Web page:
F1 supremo Bernie Ecclestone has admitted "two or three teams" are in financial strife as the top teams continue to block moves to implement cost-cutting measures.
In an interview with veteran Swiss journalist Roger Benoit, Ecclestone denied a claim at least half the teams were struggling financially to survive in F1.
"That's not quite right," said Ecclestone. "We are talking about two vulnerable teams at the moment," the 82-year-old told Blick newspaper.
"Perhaps there's a third with a question mark," he added.
Asked if he was confident those teams would be on the grid in 2014, the Briton replied: "If you had asked me a year ago, the answer would be no.
"But now, suddenly, most of the teams find money somehow from somewhere. I don't know how they do that," Ecclestone claimed.
While Ecclestone would not name the teams that are struggling, it is believed Sauber is top of the list with possibly Lotus not too far behind.
"We've known each other long enough that you know I have nothing to say!" Ecclestone told Benoit.
The suggestion that Ecclestone could intervene personally by providing loans to the embattled teams looks unlikely despite admitting in a recent interview to the New York Times that Sir Frank Williams often used to borrow money.
"I'm not allowed to do that anymore," said Ecclestone. "We have an agreement with the teams that it would be unfair to the others.
"They're the ones who wanted it (the agreement)!" he told Blick.
In the new Concorde Agreement - recently agreed signed by parties - the distribution of income given to the teams has been altered with the top teams gaining a greater proportion than their smaller rivals.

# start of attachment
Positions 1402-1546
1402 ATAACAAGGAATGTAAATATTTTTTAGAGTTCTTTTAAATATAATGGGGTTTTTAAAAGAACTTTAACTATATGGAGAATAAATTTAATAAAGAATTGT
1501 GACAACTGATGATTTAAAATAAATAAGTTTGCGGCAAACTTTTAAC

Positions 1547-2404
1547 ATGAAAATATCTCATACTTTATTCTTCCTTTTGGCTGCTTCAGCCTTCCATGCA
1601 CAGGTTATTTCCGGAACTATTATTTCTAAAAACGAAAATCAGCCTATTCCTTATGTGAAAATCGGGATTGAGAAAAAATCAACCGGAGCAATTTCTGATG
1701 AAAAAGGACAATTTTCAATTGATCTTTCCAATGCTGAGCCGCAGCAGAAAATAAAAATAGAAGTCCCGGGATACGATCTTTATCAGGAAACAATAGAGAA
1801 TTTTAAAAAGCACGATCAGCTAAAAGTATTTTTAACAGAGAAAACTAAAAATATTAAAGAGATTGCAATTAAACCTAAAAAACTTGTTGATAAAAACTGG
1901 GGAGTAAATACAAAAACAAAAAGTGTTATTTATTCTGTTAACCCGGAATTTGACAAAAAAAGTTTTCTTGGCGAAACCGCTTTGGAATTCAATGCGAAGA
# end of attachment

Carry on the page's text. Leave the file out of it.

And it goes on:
"It's because the big teams have promised that they are staying until 2020 -- they've given us a bank guarantee," Ecclestone revealed.
"The distribution was always the same -- the only difference these days is that we distribute a lot more money," he told Germany's Auto Motor und Sport.
Meanwhile Ecclestone finally spoke about his troubles outside of F1 with German prosecutors set to put the 82-year-old on trial on bribery charges, when asked Ecclestone replied by rejecting the main argument against him.
"First, I had no shares to sell, so I had no personal interest," said Ecclestone.
"My job was not in danger -- no matter who the shares were sold to, the FIA had to agree.
"But the FIA wanted to ensure that I still ran the business; because they're familiar with me and know how I work," he insisted.
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